When copper goes up it seems like pricing changes very fast so it’s important to check competition to keep everyone honest before buying any type of copper electrical wire. However, when copper is going down it doesn’t seem to adjust as fast because of how far into the process the copper already is.

If copper drops $1.00 per pound in one day I highly doubt manufacturers or distributors are going to immediately start selling all of their wire and cable at a loss. Copper is bought by the manufacture, then spends about 4-5 weeks in manufacuring to be sold to a distributor who stocks and sells it in smaller quantity.

That’s about 6 weeks worth of time for that particular copper wire to change pricing up and down nevermind one day. So now that copper has taken a down turn how long will it take to really adjust to the new pricing? Probably slightly less than the 6 week cycle because the manufacturers want to rid of their current stock before charging lower pricing for what they have.

Buying a stock on the NYSE low and selling high is the same thought process for a distributor who buys copper and sells it over time. They like to buy low and sell high whenever possible but predicting that process is impossible. Offering your customer the lowest price all the time is a great thing to be able to do, but it’s not always that easy.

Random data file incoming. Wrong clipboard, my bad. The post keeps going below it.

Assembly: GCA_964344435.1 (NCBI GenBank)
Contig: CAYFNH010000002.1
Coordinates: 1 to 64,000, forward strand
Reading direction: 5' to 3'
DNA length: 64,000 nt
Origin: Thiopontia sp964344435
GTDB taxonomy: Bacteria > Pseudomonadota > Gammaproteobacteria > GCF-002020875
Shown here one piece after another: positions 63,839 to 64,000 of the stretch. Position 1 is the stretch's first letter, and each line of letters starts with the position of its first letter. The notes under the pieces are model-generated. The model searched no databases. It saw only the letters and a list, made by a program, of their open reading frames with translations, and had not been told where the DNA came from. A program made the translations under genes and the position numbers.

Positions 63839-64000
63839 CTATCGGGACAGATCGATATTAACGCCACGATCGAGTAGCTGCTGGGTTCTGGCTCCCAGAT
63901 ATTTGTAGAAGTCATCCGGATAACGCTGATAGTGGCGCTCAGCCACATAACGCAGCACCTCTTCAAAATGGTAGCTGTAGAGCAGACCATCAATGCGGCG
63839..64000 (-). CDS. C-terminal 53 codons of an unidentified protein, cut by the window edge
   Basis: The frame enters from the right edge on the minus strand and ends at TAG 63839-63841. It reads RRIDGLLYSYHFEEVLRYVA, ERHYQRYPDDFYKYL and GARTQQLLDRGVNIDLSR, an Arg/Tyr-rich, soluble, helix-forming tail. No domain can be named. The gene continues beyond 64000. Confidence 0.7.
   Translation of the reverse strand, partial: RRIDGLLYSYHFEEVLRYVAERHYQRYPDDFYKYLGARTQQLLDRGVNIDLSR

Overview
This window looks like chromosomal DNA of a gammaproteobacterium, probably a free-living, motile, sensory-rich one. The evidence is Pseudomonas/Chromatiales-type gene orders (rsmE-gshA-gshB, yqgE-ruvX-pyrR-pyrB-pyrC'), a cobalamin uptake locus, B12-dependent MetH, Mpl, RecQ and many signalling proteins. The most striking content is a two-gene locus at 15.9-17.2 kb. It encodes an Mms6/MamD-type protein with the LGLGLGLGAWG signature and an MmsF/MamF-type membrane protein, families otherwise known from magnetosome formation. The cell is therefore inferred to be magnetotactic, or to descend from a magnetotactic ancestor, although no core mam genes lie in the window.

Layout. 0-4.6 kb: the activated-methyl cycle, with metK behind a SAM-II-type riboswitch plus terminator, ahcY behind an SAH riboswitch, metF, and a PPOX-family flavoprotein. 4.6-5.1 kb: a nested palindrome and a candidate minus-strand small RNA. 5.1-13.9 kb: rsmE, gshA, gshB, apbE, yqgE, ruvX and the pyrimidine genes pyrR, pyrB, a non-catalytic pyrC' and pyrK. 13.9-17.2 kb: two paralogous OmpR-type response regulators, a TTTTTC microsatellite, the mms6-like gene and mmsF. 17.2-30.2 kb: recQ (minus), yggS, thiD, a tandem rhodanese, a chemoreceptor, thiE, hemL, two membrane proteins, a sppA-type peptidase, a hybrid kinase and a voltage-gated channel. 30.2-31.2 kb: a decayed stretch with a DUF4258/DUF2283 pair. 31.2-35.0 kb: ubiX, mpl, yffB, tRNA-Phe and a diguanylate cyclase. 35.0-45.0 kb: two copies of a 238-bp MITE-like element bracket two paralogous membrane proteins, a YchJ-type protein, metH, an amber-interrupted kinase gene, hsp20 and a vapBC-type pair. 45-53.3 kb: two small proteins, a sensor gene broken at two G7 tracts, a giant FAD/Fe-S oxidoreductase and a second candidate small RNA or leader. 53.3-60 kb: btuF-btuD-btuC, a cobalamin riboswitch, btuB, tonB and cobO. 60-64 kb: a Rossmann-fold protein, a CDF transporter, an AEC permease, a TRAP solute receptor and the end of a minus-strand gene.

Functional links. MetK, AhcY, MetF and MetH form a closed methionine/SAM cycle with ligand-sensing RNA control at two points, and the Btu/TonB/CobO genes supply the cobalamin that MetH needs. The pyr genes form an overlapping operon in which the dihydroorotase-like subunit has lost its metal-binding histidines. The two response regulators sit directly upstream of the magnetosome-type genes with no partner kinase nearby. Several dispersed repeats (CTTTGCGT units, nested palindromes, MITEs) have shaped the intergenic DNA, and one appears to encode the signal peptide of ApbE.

In the business world, companies like Home Depot get better pricing on plywood than a small contractor because their volume is so much higher. In the wire and cable world the big guys get better tear pricing, however if they buy at $4.00 copper and the small business buys at $3.00 copper then they can compete much easier.

Always check around for the best price when dealing with any commodity because companies buy at different times so you’ll never know who might have the best pricing.

WesBell Electronics Inc
(800) 334-8400

Current Copper Pricing Update

The price of copper as a commodity traded on the NYSE has a lot to do with the current costs of electrical wire and cable. So far this year copper has been fairly steady in the $4.40 – $4.85 per pound range keeping the wire and cable pricing somewhat steady as well.

If you keep an eye on the current copper price per pound then you can do a simple equation to check your current electrical wire pricing. This is not an exact formula but if you apply the same percentage increase or decrease to the cost of your wire then you’ll have a good idea of the current cost.

Customers sometimes call and request pricing on electrical wire they they plan on buying in a month or two. It’s great to plan ahead but we need to let you know that copper changes daily and that price will most likely be different by the time you call to place the order.

So we like to send our customers to our current copper pricing page on our website to keep them aware of whether their price will go up or down when it comes time to buy. Every 2 weeks we plug in the current price of copper so that you can adjust your quote without having to continuously call back for an updated price.

Impact on Electrical Wire Pricing